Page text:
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Living Large in Smaller Homes

Category : Uncategorized

Struggling with the high cost of housing? Want to be a homeowner but wondering how you can afford it? There’s a solution: think smaller.

A smaller home not only costs less in monthly payments, but costs less to maintain, to furnish, to decorate, to clean, and especially to heat and cool. With less space to look after, you can free up not only money but time.

“The reality is housing represents a huge debt that has become unsustainable for the average family,” said Susan Milewski, who worked as a realtor for 23 years and is now a proponent of affordable housing. “The rule of thumb for housing used to be between 25-29 percent of one’s paycheck to be applied toward housing. Now it’s more like 75 percent and this leaves less disposable income for food, clothing and other essentials. Never mind a savings plan.”

Milewski advocates smaller homes with fewer amenities and for using solar, wind and geothermal energy.

The average size of a new home in 2012 topped 2,500 square feet, according to the US Census Bureau—that’s compared to 1,660 square feet in 1973. At that time, 23 percent of new homes had four or more bedrooms. Today, 41 percent have four or more bedrooms – and nearly a third have three or more baths. Cleaning a bathroom is onerous—why clean three (or more)?

In areas of the country, e.g. Florida, where a McMansion might seem affordable, do buyers consider how much it will cost to heat and cool?

The average single family home racks up $2,200 in energy bills each year, according to the US Environmental Protection Agency (46 percent of that for heating and cooling). Fewer rooms and smaller rooms = lower bills.

Have you ever shopped for window coverings, only to be shocked at how expensive they can be? It makes a big difference to need to dress up only a few windows vs. many. The same goes for furniture, decorations, repairs, and the time or cost to clean.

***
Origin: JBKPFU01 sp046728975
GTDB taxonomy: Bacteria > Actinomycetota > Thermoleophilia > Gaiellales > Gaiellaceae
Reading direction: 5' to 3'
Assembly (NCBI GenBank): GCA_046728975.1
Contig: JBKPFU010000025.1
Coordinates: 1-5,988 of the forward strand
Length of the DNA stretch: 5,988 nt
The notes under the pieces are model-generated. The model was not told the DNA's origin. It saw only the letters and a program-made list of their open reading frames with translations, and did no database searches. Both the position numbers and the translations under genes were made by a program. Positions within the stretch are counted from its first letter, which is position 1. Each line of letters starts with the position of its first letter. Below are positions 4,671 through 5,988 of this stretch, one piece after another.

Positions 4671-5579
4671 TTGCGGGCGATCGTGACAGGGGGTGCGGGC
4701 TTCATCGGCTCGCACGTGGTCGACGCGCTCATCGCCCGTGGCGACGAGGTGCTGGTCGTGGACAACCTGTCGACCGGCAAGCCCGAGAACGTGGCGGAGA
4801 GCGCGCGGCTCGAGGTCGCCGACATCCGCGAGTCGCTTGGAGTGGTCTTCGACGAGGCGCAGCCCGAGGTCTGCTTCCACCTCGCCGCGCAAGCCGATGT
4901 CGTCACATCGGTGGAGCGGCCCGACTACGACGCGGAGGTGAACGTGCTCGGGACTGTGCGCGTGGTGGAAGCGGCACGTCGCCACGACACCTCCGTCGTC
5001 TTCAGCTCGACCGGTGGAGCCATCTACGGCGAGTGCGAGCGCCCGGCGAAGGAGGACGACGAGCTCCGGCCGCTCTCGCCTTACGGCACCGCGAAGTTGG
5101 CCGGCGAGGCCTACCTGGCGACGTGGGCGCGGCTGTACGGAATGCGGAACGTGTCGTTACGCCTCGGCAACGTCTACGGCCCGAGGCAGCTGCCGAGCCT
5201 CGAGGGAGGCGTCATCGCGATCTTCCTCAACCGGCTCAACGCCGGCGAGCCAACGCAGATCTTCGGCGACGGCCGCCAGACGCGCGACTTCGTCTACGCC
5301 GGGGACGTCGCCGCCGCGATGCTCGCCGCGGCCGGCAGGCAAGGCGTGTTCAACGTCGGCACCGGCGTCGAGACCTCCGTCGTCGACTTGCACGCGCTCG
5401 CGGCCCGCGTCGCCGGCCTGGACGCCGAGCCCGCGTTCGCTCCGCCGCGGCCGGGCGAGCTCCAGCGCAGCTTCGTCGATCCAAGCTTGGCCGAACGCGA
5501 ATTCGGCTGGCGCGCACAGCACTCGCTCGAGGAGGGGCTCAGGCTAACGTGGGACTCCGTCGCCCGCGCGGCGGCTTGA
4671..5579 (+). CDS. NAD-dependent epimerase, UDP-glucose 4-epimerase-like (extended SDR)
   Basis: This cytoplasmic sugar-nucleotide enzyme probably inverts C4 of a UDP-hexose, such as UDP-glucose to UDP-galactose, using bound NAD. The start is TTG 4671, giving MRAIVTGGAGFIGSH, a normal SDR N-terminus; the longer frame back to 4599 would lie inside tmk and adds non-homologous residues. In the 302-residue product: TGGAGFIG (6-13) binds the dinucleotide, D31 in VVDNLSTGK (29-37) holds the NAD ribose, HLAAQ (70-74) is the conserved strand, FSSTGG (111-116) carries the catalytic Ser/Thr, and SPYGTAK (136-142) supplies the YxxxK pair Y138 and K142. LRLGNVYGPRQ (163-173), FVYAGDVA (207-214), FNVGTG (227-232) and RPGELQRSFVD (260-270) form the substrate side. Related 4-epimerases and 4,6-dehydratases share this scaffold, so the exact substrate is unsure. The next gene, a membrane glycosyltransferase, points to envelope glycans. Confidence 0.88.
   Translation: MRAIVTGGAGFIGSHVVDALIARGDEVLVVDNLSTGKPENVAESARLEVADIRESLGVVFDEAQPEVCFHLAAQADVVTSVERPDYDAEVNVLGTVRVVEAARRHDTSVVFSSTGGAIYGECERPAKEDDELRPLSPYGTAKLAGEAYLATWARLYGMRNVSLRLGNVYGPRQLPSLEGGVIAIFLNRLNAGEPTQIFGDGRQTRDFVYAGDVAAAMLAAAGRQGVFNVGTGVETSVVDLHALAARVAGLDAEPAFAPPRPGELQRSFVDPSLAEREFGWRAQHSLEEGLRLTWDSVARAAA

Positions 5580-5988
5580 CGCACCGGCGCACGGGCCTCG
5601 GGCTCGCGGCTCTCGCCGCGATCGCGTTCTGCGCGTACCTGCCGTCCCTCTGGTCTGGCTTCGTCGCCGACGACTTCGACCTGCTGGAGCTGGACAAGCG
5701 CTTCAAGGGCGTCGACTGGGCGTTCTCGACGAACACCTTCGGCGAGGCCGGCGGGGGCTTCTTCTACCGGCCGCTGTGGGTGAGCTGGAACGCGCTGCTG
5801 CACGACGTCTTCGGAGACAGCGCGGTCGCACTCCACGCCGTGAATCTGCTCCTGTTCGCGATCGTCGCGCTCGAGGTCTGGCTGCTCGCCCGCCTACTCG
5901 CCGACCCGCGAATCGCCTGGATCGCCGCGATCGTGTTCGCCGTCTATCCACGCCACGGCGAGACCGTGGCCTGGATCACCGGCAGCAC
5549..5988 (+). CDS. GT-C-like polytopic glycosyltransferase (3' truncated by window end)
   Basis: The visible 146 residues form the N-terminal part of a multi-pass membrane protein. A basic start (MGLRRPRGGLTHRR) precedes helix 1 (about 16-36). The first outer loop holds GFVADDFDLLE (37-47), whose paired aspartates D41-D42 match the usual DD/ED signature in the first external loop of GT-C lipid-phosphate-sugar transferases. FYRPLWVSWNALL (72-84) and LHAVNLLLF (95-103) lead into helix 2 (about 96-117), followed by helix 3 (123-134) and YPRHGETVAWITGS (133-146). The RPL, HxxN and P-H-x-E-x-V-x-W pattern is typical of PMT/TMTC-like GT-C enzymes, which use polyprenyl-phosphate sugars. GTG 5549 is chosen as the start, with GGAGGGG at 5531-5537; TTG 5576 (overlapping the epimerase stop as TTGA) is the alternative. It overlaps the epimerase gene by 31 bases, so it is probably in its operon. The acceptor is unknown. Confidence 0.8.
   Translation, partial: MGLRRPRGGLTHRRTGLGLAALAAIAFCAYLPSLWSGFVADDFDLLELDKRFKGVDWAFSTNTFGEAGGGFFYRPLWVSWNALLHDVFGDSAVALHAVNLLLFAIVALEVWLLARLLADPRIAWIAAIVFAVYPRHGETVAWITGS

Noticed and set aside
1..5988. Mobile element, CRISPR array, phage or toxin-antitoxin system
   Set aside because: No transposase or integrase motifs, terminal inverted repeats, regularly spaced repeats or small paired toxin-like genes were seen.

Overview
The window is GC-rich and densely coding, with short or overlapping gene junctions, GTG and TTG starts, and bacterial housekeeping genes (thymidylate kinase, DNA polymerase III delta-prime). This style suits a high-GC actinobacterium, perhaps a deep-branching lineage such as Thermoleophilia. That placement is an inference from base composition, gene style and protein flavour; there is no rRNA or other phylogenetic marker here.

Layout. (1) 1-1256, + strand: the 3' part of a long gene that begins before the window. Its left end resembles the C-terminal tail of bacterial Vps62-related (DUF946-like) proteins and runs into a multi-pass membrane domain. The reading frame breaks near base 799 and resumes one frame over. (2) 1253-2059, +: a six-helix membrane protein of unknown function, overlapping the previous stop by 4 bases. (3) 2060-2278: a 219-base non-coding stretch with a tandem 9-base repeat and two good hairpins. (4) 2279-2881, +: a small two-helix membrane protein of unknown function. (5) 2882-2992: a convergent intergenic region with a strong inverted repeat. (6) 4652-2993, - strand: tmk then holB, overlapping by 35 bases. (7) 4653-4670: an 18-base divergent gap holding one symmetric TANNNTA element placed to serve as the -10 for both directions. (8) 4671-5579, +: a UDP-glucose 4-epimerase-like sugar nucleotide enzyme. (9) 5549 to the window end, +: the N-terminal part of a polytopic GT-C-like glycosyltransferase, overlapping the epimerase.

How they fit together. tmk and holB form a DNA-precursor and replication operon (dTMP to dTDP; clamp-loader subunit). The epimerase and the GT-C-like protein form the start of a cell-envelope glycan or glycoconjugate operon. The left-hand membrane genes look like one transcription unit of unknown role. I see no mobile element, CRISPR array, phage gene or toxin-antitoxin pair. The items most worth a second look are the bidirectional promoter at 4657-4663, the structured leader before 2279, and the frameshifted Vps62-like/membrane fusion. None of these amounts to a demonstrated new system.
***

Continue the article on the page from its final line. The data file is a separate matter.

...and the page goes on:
Another bonus of smaller-space living: less room for storage means thinking twice before shopping. That leaves both money and time for other pursuits.

“The more stuff we own, the more mental energy is held hostage by them,” wrote Joshua Becker, author of the book Simplify, in a blog post, “ 12 Reasons Why You’ll Be Happier in a Smaller Home.” “The same is absolutely true with our largest, most valuable asset. Buy small and free your mind.”

Silver Lake Los Feliz


L.A. is second least affordable home market for the middle class

Category : Uncategorized

s Angeles area is second behind San Francisco as the nation’s least-affordable housing market for the middle class, according to a report from real estate data firm Trulia.

A middle-class household earning the median income of $54,000 can afford just 22 percent of homes for sale in Los Angeles, based on whether the total monthly payment — including mortgage, insurance, and property taxes — is less than 31 percent of the household income, Trulia said. In San Francisco, only 15 percent of the middle class can afford a home.

Six of the seven least-affordable housing markets in the country were in California. San Diego was third with 25 percent, while Orange County ranked fifth at 26 percent, San Jose was sixth with 30 percent and Ventura County was seventh at 33 percent.

Looking under submarkets in L.A. county, Trulia’s survey found that in Pasadena and the San Gabriel Valley 626 area code, only 11 percent of the middle class could afford a home. In the 310/424 area, encompassing the Westside and beaches, homes were within reach of 14 percent of the middle class. The rates were 16 percent in 213, downtown and central L.A., and 16 percent in the San Fernando Valley’s 818 and 747 area codes.

In the past year, affordability has fallen modestly, hurt by rising home prices, but helped by lower mortgage rates, Trulia said. Nationally, 59 percent of homes for sale are within reach of the middle class, compared with 62 percent last October.

High-income metro areas are generally less affordable than low-income metros because high-income households bid up home prices, and high prices push out lower-income households, according to Trulia Chief Economist Jed Kolko. In addition, higher-income metros tend to have less new construction than lower-income metros.

Silver Lake/ Los Feliz